Should I Be an Organ Donor? Weighing the Pros and Cons

Did you know that 58 percent of Americans have opted in as organ donors? While this sounds like a lot, the country still needs many more organ donors to help those on the transplant list and reduce unnecessary deaths.

Are you wondering, “Should I be an organ donor?” Although organ donation has several benefits, you still might have some concerns that prevent you from opting in. These might come from rumors you’ve heard or just misunderstandings of the organ donation process.

Read on to learn about the pros and cons of organ donation to make an informed decision.

What Are the Benefits of Organ Donation?

When you donate your organs, you gain the benefit of having saved someone’s life. As long as they’re healthy, your organs will go to those on the transplant list who really need them. You can boost your self-esteem knowing you will make a difference and give a stranger another chance at life!

Even better, you can still donate some organs like kidneys when you’re alive and see the benefits of your donation then. This happens when you decide to become a living donor.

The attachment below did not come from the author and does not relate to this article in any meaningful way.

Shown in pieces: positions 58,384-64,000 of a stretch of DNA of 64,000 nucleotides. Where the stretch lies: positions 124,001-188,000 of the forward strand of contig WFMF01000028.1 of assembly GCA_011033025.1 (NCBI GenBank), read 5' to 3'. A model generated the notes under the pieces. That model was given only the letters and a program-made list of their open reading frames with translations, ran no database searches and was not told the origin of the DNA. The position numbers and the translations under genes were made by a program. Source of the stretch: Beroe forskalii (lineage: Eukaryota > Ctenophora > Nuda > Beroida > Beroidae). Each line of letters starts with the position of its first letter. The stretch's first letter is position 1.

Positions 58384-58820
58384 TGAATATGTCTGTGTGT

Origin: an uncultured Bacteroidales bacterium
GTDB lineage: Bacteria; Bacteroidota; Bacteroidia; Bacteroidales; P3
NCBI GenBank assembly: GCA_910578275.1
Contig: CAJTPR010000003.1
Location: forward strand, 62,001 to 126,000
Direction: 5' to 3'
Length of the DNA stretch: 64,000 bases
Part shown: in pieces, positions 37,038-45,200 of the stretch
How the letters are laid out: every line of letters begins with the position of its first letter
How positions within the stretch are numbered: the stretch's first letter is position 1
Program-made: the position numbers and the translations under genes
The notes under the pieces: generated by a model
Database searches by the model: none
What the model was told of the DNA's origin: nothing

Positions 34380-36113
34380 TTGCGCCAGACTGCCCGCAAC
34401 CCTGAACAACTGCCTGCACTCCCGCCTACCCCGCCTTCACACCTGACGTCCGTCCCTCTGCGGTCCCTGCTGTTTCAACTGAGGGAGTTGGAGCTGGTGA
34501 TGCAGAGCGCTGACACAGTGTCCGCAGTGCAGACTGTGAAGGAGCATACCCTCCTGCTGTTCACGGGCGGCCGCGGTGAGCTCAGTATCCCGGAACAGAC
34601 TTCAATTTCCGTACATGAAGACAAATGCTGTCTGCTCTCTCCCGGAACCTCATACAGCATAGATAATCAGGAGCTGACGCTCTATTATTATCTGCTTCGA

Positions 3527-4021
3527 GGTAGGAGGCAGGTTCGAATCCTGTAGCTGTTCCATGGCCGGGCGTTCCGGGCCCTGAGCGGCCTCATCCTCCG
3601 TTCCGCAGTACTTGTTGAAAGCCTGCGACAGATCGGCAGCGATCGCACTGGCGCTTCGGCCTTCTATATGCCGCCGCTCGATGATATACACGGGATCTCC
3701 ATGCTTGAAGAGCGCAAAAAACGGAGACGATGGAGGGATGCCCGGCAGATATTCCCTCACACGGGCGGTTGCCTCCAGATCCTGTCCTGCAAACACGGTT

When your organs get donated after you pass away, your family can also benefit from knowing that while you’re gone, you still helped another family. This can even help your family form new relationships with the recipient’s family and celebrate your life for years to come.

Lastly, medical professionals can use your organs for medical research after you pass away. This can lead to new treatments that help cure or treat serious medical problems.

What Downsides of Organ Donation Should I Know?

While organ donation can offer much, some people can’t become organ donors. Often, this happens if you have a severe medical condition like HIV or cancer. Also, you can’t donate organs that have damage, and the recipient may experience issues with transplant rejection even with a healthy organ donation.

Organ donation can also put more strain on your family as they try to heal, especially when you need life support during the process. For example, this checklist provides an overview of what to do after someone passes away, and your family may find dealing with extending the grieving process very emotionally difficult.

If you decide to become a living donor, then you have more issues to consider when it comes to your health, finances, and employment situation. You’ll have to deal with time off work, lifestyle changes as you recover, and the possibility your employer doesn’t offer you a leave from work. This type of organ donation also comes with the risk that you might face long-term health issues.

So, Should I Be an Organ Donor?

After learning these pros and cons, you should know the answer to the question “Should I be an organ donor?” If you’re eligible and willing to deal with some tradeoffs, many transplant recipients and their families will thank you.

If you decide to opt in, know you have many options. You can do so when you renew your driver’s license, have a power of attorney written with your decision, or contact your state’s registry.

Want more health information? Then go check out our other posts.